|PLCB Employee Customer Service Briefing|
While telephone orders are still taken, most licensees use the computer automated system to place their orders, thus removing most chances for human error. Shortly, it will be mandated to be all computer driven by LOOP (Liquor Order Online Program if I remember correctly) so any mistakes from phone orders will be gone. But the licensee may still order the wrong thing, and the State Store may put the wrong product in the box, or order the wrong item from the vendor. Switching out a wrong item in the box is more of a pain than a problem, but when the wrong item is ordered, it may take weeks to straighten out. It can be even more difficult because there are items offered to the licensees that are not available to the public, so they're not on the shelf somewhere else, where they could be pulled to correct the order. (Yeah, that's right: the PLCB not only offers limited selection to you and I, they don't even offer us everything they have!)
Given the frustration waiting that long must create, sometimes the licensee involves the vendor, through the state store, to help out. That seems to be too helpful for the manager at store 0247, so now "...employees are no longer allowed to call the vendor when they send the wrong product." That's according to Richard Swartz, a Pittsburgh bartender who's involved in this ridiculous pissing contest.
Ryan Eberlein, another licensee customer of store 0247, backs up what Richard said, "This is my store and I know this manager, and it's no joke." He added, "Also, let's understand the premise of this relationship... if the state accepts and sells the wrong product -- doing the only thing required of them, incorrectly -- we have to bring it to their attention and wait weeks to months to get it resolved." He continues, "Only a cartel can treat its customer with such disdain and disrespect. Only a monopoly can say basic customer service is too much."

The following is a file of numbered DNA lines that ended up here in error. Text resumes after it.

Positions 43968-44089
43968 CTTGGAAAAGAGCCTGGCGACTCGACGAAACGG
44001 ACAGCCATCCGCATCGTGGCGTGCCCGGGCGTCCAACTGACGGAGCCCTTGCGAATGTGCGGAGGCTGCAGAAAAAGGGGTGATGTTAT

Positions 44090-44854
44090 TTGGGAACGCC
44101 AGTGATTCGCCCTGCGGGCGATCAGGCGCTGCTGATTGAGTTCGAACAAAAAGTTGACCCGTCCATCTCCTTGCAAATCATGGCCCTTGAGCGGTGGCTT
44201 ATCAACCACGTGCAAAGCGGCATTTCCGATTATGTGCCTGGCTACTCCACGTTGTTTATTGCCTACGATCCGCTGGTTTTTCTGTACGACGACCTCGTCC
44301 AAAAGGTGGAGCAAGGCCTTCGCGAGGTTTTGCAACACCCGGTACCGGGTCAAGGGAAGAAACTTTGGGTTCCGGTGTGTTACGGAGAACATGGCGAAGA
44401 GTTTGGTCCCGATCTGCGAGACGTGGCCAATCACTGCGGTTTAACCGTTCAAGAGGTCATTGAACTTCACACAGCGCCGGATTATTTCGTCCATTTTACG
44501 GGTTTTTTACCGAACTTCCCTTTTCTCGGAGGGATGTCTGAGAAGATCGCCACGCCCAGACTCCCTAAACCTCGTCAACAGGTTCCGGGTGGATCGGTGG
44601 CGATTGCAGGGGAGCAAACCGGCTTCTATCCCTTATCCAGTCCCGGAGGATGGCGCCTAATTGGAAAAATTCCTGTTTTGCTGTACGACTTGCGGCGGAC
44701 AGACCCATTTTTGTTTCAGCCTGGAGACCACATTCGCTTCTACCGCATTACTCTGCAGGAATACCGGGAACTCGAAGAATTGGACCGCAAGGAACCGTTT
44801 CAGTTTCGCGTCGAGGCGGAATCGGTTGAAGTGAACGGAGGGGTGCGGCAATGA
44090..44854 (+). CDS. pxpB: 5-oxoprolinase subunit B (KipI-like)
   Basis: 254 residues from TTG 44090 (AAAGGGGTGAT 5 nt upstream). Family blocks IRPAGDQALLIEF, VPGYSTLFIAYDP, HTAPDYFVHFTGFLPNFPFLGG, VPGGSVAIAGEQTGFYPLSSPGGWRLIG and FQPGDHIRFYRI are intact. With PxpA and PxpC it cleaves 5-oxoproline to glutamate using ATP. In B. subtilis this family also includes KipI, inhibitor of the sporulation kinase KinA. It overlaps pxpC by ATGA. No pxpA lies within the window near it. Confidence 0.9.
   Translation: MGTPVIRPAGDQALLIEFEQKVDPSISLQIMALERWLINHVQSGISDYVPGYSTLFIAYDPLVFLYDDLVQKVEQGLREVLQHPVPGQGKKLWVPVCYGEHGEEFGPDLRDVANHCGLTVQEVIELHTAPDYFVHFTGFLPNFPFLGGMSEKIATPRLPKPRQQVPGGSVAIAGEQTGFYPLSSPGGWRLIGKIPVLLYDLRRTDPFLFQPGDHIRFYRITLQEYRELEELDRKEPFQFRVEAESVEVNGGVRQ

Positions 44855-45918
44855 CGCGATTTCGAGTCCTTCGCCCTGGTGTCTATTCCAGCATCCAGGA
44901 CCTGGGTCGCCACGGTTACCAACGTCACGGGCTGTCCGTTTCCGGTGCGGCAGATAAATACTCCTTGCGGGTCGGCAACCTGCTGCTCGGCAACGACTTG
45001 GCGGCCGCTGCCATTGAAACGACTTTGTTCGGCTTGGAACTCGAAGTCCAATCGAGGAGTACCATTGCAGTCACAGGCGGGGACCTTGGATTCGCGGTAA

Now in a normal state with normal liquor retail, Ryan could find a store that not only treats him better, but also helps resolve any problems he may have. Not to mention, they'd deliver, saving him time to do other things to help his business. Under the State Store System, he doesn't have that choice. All the stores are the same, all the products are the same, the lack of delivery is the same -- everything is decided by Harrisburg, where the only interest is for doing the minimum amount required to save their jobs, not to satisfy the consumer. Are there exceptions, clerks and bureaucrats who do try to stem this sluggish tide of indifference? Of course...and they are just that: exceptions.
We'd like to thank Ryan and Richard for speaking up, as the PLCB is well-known among licensees for practicing a petty and vindictive retaliation when their idiocy is pointed out. If that happens, we encourage them to report it.